Make a reservation to get a
taste of dishes made from
the ultimate in organic, local
One Logan Square
Ledge Kitchen & Drinks
2261 Dorchester Ave.
Chef Weland and his homegrown haul.
Poste Modern Brasserie
555 Eighth St. NW
110 S. Pitt St.
Poste was to experiment with new dishes
based on what was growing outside the
restaurant’s back door. He’s gotten creative with herbs and vegetables, including escarole, milk thistle and several new
varieties of garlic, testing recipes to see
how different tastes and exotic offerings
change the flavor of a dish.
“The garden inspires me,” Weland
explains. “I focus on the plants first, look at
what’s growing, and then create recipes.”
Like most chefs with on-site gardens,
Weland has tailored his menu to show-
case his produce. A bumper crop of heir-
loom tomatoes led him to introduce 20
Bites, a collection of 20 small plates fea-
turing just-picked tomatoes. He served
tomato-and-basil tartan, mini BLTs,
tomato-and-watermelon salad, and
cheesecake with a sweet tomato topping.
“ 20 Bites helps give each [fruit or
vegetable] its own dish to highlight its
unique flavor,” Weland says. “It’s helped
us showcase a lot of the foods we grow in
a single meal.”
The comfort foods on the menu at
Ledge Kitchen & Drinks in Dorchester,
Mass., have gotten a makeover since the
restaurant planted an on-site garden
in 2010. Executive Chef Carlos Gomez
wanders through the 2,000-square-foot
rooftop garden looking at the crops of
tomatoes, Chinese eggplant, squash,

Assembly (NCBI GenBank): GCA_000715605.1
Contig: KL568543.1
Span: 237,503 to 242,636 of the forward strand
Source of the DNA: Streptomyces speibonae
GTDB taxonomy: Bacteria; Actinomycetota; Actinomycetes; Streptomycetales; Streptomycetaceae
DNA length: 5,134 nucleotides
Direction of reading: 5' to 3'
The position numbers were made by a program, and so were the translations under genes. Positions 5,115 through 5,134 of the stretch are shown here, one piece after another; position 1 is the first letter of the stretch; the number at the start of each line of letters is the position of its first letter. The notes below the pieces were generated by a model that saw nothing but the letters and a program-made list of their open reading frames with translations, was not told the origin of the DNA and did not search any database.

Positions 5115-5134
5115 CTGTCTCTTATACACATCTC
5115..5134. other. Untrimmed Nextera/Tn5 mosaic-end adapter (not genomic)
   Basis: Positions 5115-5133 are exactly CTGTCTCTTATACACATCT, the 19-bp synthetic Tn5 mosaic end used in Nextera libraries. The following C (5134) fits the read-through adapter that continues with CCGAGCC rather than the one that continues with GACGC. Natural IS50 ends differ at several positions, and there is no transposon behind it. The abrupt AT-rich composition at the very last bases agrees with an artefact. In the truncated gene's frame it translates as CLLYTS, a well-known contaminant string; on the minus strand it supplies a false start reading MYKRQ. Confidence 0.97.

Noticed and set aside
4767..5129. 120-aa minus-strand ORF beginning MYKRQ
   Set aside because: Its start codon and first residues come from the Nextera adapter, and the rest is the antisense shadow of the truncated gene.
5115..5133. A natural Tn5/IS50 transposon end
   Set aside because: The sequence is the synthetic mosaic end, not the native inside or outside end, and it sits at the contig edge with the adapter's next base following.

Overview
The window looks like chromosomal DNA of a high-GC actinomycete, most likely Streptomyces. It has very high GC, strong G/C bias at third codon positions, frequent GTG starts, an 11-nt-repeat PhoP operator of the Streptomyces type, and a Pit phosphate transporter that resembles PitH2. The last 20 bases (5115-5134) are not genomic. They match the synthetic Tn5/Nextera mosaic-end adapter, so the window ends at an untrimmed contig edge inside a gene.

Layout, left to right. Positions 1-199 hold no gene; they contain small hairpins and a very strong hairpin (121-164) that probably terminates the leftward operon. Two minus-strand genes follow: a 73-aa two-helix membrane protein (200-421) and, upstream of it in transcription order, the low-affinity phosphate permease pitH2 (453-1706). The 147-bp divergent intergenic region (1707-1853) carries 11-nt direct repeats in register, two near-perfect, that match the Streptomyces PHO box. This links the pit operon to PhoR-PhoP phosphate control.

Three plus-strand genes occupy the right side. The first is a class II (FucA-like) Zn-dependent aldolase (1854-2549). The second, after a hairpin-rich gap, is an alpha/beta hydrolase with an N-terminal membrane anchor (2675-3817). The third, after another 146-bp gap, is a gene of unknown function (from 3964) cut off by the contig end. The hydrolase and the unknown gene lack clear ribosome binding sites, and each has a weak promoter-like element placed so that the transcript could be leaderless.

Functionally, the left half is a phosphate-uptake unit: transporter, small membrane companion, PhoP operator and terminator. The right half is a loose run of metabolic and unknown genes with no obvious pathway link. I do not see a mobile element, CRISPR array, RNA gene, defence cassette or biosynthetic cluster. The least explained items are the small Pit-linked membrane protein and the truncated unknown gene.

kale and chives, basing his menu on
which vegetables are at their peak. One
evening, he’ll create meatloaf with sau-
téed spinach, garlic mashed potatoes
with bacon, and mushroom gravy, and
another he’ll pick a cornucopia of fresh
produce to create a vegetable lasagna.
“Now that I have a garden on the
roof, I’m making recipes that I would
have never tried before,” he muses.
“I’m much more creative, and it shows
on the menu.”
Gardens Keep Growing
When it comes to growing a restaurant
garden, chefs often start small, monitoring a few crops to assess which ones
perform the best. In most cases, it doesn’t
take more than a season for garden fever
to take hold.
Just a few weeks after gardens were
planted at Fountain Restaurant
in Philadelphia, Executive Chef Ralph
Costobile was already planning to ex-
pand the garden the following season.
His excitement stemmed from picking
the first herbs and then using them as
garnishes for his signature dishes.
From Chef to Farmer
A successful restaurant garden takes
work. Chefs have to put down their
knives and pick up trowels, and although
members of the kitchen staff might
help, it’s the chefs who are ultimately
The 2,000-square-foot garden
located in the lot adjacent to Restaurant
Eve in Alexandria, Va., required so much
maintenance that chef/owner Cathal
Armstrong hired help.